Some DMD configurations use a split reset configuration which allows several DMD elements to share one memory cell—thus reducing the number of memory cells necessary to operate a very large array, and making more room available for voltage driver and image processing circuitry on the DMD integrated circuit. Split reset is enabled by the bistable operation of a DMD, which allows the contents of the underlying memory to change without affecting the position of the mirror 102 when the mirror has a bias voltage applied.
The silicon substrate 104 and any necessary metal interconnection layers are isolated from the DMD superstructure by an insulating layer 106 which is typically a deposited silicon dioxide layer on which the DMD superstructure is formed. Holes, or vias, are opened in the oxide layer to allow electrical connection of the DMD superstructure with the electronic circuitry formed in the substrate 104.
The first layer of the superstructure is a metalization layer, typically the third metalization layer and therefore often called M3. The first two metalization layers are typically required to interconnect the circuitry fabricated on the substrate. The third metalization layer is deposited on the insulating layer and patterned to form address electrodes 110 and a mirror bias connection 112. Some micromirror designs have landing electrodes which are separate and distinct structures but are electrically connects to the mirror bias connection 112. Landing electrodes limit the rotation of the mirror 102 and prevent the rotated mirror 102 or hinge yoke 114 from touching the address electrodes 110, which have a voltage potential relative to the mirror 102. If the mirror 102 contacts the address electrodes 110, the resulting short circuit could fuse the torsion hinges 116 or weld the mirror 102 to the address electrodes 110, in either case ruining the DMD.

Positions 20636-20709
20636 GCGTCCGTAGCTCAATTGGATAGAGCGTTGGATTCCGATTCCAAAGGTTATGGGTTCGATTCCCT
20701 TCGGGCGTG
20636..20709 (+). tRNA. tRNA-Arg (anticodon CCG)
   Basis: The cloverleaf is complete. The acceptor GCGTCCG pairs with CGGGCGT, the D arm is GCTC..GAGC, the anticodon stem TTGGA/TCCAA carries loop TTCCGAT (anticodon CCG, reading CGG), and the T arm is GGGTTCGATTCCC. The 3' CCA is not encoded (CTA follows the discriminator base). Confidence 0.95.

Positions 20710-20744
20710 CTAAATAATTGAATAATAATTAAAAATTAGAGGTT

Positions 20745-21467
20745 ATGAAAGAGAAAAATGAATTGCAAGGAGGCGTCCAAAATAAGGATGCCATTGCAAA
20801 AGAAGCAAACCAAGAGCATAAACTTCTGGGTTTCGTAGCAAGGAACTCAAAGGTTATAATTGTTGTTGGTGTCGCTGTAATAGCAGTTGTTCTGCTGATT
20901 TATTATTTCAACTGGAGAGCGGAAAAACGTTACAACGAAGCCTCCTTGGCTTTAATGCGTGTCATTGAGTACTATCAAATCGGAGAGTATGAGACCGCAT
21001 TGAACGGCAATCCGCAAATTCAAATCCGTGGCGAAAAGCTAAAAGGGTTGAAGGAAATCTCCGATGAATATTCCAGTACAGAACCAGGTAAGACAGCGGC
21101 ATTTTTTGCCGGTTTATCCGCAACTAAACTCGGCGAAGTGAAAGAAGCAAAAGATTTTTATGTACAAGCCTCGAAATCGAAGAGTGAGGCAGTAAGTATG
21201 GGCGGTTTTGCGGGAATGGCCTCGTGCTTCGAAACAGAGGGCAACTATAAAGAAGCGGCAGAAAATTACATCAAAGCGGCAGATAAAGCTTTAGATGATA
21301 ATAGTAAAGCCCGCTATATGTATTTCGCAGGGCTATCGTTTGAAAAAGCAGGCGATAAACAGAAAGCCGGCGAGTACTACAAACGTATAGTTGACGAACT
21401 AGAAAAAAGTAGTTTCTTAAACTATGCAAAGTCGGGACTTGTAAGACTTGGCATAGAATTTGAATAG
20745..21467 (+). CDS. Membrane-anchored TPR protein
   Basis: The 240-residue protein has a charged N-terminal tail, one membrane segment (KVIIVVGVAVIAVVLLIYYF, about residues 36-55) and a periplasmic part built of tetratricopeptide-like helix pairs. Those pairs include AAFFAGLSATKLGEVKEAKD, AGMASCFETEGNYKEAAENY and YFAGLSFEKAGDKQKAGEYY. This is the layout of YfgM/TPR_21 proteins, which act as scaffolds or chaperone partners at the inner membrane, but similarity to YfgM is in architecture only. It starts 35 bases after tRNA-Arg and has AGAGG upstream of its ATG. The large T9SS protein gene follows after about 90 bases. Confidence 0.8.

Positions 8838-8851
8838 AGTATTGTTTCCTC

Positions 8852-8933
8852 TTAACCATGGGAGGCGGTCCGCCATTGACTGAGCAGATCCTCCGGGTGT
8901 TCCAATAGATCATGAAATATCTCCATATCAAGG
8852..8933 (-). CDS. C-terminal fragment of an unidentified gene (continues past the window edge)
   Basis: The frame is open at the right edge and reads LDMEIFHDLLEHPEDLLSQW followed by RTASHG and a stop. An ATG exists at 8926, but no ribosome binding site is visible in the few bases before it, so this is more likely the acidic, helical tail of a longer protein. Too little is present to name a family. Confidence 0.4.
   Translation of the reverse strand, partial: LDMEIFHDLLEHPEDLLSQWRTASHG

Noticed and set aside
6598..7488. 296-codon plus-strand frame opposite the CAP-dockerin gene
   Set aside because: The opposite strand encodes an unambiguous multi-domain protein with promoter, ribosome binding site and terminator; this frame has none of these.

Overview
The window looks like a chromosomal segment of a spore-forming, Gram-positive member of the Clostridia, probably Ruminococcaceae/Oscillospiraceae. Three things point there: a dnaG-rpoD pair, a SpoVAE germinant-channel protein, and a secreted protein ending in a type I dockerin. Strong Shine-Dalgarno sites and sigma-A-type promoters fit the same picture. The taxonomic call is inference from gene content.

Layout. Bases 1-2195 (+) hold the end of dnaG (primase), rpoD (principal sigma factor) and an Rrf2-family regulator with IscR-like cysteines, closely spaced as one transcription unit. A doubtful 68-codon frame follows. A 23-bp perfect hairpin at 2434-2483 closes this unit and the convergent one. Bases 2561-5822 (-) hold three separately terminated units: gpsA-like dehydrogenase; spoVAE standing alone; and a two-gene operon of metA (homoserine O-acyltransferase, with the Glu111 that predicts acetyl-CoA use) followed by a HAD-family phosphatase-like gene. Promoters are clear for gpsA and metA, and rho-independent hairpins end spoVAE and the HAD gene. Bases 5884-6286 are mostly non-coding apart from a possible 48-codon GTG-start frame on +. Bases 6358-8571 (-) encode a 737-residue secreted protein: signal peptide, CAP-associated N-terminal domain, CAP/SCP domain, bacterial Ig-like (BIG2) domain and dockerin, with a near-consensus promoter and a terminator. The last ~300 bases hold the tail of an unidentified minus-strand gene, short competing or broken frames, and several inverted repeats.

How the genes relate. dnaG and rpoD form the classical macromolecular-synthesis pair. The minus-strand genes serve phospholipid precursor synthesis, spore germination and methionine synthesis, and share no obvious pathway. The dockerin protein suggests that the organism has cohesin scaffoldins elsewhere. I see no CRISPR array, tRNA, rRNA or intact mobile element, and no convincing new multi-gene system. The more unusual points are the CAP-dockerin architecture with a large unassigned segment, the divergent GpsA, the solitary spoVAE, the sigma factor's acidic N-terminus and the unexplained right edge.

Since the same voltage is always applied both to the landing electrodes and the mirrors 102, the mirror bias connection and the landing electrodes are preferably combined in a single structure when possible. The landing electrodes are combined with the mirror bias connection 112 by including regions on the mirror bias/reset connection 112, called landing sites, which mechanically limit the rotation of the mirror 102 by contacting either the mirror 102 or the torsion hinge yoke 114. These landing sites are often coated with a material chosen to reduce the tendency of the mirror 102 and torsion hinge yoke 114 to stick to the landing site.
Mirror bias/reset voltages travel to each mirror 102 through a combination of paths using both the mirror bias/reset metalization 112 and the mirrors and torsion beams of adjacent mirror elements. Split reset designs require the array of mirrors to be subdivided into multiple subarrays each having an independent mirror bias connection. The landing electrode/mirror bias 112 configuration shown in FIG. 1 is ideally suited to split reset applications since the DMD elements are easily segregated into electrically isolated rows or columns simply by isolating the mirror bias/reset layer between the subarrays. The mirror bias/reset layer of FIG. 1 is shown divided into rows of isolated elements.